I personally will not be doing this because time is pretty precious at weddings and I always feel like things are moving so fast I would rather be as focused on shooting as much as I can. Bravo for the energy and effort, she has something that looks like it is working!

Nathan Dana's picture

Imagine a workflow where you could rate your favorites I camera and sync only those via wifi to a computer setup with LR presets and having that automatically print and show on a web site or screen. You could probably solo shoot if you got the formula right. Don't think any cameras support that (some have a rate button, but not sure you could then also sync those only via wifi)

Imagine a workflow where you actually concentrated on capturing moments and paying attention at the job and then edit them later.

Andrew Richardson's picture

That's what your assistant is for.

robert s's picture

actually the assistant is there to help you setup your lights and help gather family for pictures and if not that, shooting candids. not editing.
I see from your images, youre not a wedding photographer?
and you want to tell others how to time manage a wedding?

Andrew Richardson's picture

I shoot about 5 weddings a year on referrals only, but I second shoot probably 20 weddings a year.

And an assistant that you hire to edit is literally only there to edit so yeah, that's what the assistant I was referring to is there for.

Matt Koza's picture

Jason and Robert:

I'm going to assume that both of you aren't aware of the impact Vanessa has had in this industry as well as the respect she has earned among her peers, clients, and fans.

Rob Mynard's picture

My Nikon D750 lets me highlight images for transfer and then when I switch on the wifi it only sends those images. I would assume that most wifi enabled cameras have this function. (Again in the Nikon but I assume it's common) you can create your own edit profile in camera that gets applied to the jpegs so the images coming out of your wifi are already edited. Of course all this only works if your shooting "correctly" exposed in the first place and not if you're under exposing for highlights, etc.

"Same Day Edits are the best thing I’ve done for my business, ever."

Really? The best thing ever? Better than whatever experience or education you bring to the table? Better than your personal vision or taste? If immediacy is the best thing you can provide your clients why don't you just shoot everything on a smart phone and instagram it?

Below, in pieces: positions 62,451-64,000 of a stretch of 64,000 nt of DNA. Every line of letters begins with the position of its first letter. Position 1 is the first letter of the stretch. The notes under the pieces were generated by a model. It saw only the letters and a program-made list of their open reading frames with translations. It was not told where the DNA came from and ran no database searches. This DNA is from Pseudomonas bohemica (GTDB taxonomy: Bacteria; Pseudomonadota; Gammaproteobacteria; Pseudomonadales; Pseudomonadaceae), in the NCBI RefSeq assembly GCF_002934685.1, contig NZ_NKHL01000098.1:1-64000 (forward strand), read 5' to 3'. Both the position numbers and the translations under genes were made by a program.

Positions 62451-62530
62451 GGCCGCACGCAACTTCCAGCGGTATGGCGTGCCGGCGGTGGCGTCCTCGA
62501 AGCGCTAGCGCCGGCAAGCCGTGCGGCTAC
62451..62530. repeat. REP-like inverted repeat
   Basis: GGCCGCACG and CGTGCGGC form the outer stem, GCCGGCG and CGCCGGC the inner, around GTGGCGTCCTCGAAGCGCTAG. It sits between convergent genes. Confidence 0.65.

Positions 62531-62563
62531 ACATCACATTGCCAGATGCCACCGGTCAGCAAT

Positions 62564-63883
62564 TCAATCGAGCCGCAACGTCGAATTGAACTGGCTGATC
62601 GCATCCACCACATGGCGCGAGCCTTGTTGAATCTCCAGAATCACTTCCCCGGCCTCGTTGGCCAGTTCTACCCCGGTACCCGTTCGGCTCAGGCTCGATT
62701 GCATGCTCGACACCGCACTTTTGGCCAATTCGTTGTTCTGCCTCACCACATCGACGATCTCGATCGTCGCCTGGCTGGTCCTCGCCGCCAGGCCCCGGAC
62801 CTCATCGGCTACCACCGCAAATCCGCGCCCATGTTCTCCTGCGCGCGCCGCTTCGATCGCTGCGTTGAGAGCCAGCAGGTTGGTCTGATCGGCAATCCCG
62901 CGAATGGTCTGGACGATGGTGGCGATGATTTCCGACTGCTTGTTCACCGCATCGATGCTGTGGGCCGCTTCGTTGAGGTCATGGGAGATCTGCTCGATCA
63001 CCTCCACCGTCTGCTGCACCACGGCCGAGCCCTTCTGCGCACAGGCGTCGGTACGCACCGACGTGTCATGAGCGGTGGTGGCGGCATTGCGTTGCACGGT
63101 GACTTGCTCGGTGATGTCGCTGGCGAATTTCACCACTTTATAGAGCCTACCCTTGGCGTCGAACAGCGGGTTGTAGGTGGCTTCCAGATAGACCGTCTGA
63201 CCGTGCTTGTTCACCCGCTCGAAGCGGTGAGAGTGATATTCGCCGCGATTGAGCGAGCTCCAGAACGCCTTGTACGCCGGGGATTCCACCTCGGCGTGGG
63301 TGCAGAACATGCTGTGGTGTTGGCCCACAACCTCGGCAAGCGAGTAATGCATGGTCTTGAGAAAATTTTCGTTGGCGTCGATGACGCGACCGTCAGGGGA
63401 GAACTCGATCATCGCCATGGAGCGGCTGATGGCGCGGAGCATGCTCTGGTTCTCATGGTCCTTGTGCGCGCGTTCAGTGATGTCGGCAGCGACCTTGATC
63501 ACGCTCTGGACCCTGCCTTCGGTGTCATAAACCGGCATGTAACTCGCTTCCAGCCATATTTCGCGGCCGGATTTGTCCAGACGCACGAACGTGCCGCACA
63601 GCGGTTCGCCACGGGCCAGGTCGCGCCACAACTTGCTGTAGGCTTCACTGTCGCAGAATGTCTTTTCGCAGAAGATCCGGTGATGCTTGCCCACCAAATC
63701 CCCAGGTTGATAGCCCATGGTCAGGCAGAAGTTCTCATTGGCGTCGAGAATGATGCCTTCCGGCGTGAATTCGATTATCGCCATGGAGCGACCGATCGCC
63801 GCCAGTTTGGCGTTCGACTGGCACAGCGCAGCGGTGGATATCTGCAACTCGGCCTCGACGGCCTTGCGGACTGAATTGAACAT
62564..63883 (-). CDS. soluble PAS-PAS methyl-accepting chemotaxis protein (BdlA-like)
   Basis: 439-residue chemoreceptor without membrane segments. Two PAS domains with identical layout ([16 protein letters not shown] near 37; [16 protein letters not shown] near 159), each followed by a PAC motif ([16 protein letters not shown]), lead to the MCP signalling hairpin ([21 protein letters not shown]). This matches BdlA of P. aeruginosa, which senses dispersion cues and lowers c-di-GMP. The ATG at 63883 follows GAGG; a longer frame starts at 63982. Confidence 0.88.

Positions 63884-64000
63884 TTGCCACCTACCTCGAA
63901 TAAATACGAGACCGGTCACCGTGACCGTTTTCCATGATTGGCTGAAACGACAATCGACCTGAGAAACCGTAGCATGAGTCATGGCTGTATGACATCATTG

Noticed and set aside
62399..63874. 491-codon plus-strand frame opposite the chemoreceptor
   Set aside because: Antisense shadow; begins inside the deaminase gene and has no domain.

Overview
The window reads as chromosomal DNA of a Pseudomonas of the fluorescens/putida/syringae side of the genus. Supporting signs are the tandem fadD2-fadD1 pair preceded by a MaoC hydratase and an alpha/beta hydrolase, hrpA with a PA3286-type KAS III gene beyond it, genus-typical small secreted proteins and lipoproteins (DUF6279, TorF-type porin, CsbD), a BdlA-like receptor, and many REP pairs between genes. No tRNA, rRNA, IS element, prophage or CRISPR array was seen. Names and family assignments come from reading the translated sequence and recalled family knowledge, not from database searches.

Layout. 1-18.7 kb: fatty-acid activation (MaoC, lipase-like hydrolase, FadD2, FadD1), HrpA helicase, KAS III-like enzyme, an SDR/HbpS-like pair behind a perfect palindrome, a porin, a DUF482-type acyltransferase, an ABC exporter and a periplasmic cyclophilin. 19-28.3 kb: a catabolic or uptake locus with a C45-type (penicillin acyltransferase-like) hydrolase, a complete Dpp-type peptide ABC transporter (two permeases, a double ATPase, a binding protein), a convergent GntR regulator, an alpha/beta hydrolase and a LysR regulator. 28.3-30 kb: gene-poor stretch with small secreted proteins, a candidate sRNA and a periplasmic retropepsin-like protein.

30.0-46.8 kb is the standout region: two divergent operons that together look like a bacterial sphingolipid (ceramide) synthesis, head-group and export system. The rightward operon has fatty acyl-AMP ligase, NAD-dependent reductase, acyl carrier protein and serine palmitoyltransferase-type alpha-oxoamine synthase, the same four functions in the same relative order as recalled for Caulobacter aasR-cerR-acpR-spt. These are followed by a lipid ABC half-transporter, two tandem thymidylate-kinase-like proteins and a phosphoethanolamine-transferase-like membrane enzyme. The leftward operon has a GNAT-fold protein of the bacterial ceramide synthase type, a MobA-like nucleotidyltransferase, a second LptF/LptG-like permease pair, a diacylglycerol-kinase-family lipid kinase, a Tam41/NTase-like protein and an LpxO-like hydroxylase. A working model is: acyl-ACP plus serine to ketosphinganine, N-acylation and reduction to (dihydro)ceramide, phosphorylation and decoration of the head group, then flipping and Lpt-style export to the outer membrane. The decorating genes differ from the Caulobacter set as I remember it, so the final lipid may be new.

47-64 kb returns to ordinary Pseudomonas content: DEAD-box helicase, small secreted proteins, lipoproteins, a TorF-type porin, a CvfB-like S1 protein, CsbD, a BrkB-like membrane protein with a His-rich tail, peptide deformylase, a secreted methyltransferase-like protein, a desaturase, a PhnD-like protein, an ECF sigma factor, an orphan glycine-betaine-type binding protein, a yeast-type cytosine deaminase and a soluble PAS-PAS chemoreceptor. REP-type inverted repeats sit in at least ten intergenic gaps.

McDonalds can make a cheese burger pretty dang fast. Does that make it the best thing that's ever happened to cheese burgers? If you want to give your clients the impression that your work is fast food, and you want to attract fast-food clients, yes, please provide same day edits. Personally I'm going to put in a little extra effort.

robert s's picture

I couldnt agree more. when you do things in a zippy manner it makes the feel of it low class. there is time needed to edit images and make them the highest level possible. you need a nice calibrated screen and a low stress environment to work on them. laptops are not a proper way to work on images.

when there was film, clients waited a while to see their images. now its instant and fast but doing it immediate doesnt give the feel of a professional job. there is a perceived professional level when the couples wait 2-3 weeks to see their first images. and with the energized adrenal rushed environment the wow factor is not like when they are at home and get to take their time and look at them and REALLY get wowed and enjoy them. in the wedding, no one cares or remembers.

I think this is an idea that makes the photog look like mcdonalds.

Joe Schmitt's picture

Same day edit doesn't appeal to me. If I'm the bride and groom, I want my guests to enjoy their time with me at the reception that I just paid a lot of money for. Allow them to make the memories there and have the photographer capture those memories. I don't want people gawking at a TV showing the photos all night. And yes, I'd rather take the extra time to edit the photos instead of churning them out. Love the McDonald's reference above too. Ha!

robert s's picture

nice. instead of me photographing more of the wedding ,and wasting that precious time, and doing the editing properly in comfort at home, I have to edit under stress to impress people for 5 minutes instead of capturing memories.

nice priorities vanessa-clearly mcdonalds.

Michael Anthony's picture

I can't believe i am reading this garbage. You obviously don't know Vanessa's work or clientele, and for that matter probably don't understand her success. To post a ridiculous comment equating her brand to McDonald's makes no sense, and while i don't know you I'd be willing to bet she knows a bit more about creating an incredible client experience than you do.